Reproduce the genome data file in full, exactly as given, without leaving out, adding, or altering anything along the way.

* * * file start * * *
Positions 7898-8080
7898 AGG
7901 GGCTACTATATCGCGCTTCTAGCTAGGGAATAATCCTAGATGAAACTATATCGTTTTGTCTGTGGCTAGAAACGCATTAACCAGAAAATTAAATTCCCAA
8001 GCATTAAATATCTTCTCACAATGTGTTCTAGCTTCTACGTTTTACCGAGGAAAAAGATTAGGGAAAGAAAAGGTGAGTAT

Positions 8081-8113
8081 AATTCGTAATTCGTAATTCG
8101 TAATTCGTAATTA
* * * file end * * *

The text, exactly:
Positions 7898-8080
7898 AGG
7901 GGCTACTATATCGCGCTTCTAGCTAGGGAATAATCCTAGATGAAACTATATCGTTTTGTCTGTGGCTAGAAACGCATTAACCAGAAAATTAAATTCCCAA
8001 GCATTAAATATCTTCTCACAATGTGTTCTAGCTTCTACGTTTTACCGAGGAAAAAGATTAGGGAAAGAAAAGGTGAGTAT

Positions 8081-8113
8081 AATTCGTAATTCGTAATTCG
8101 TAATTCGTAATTA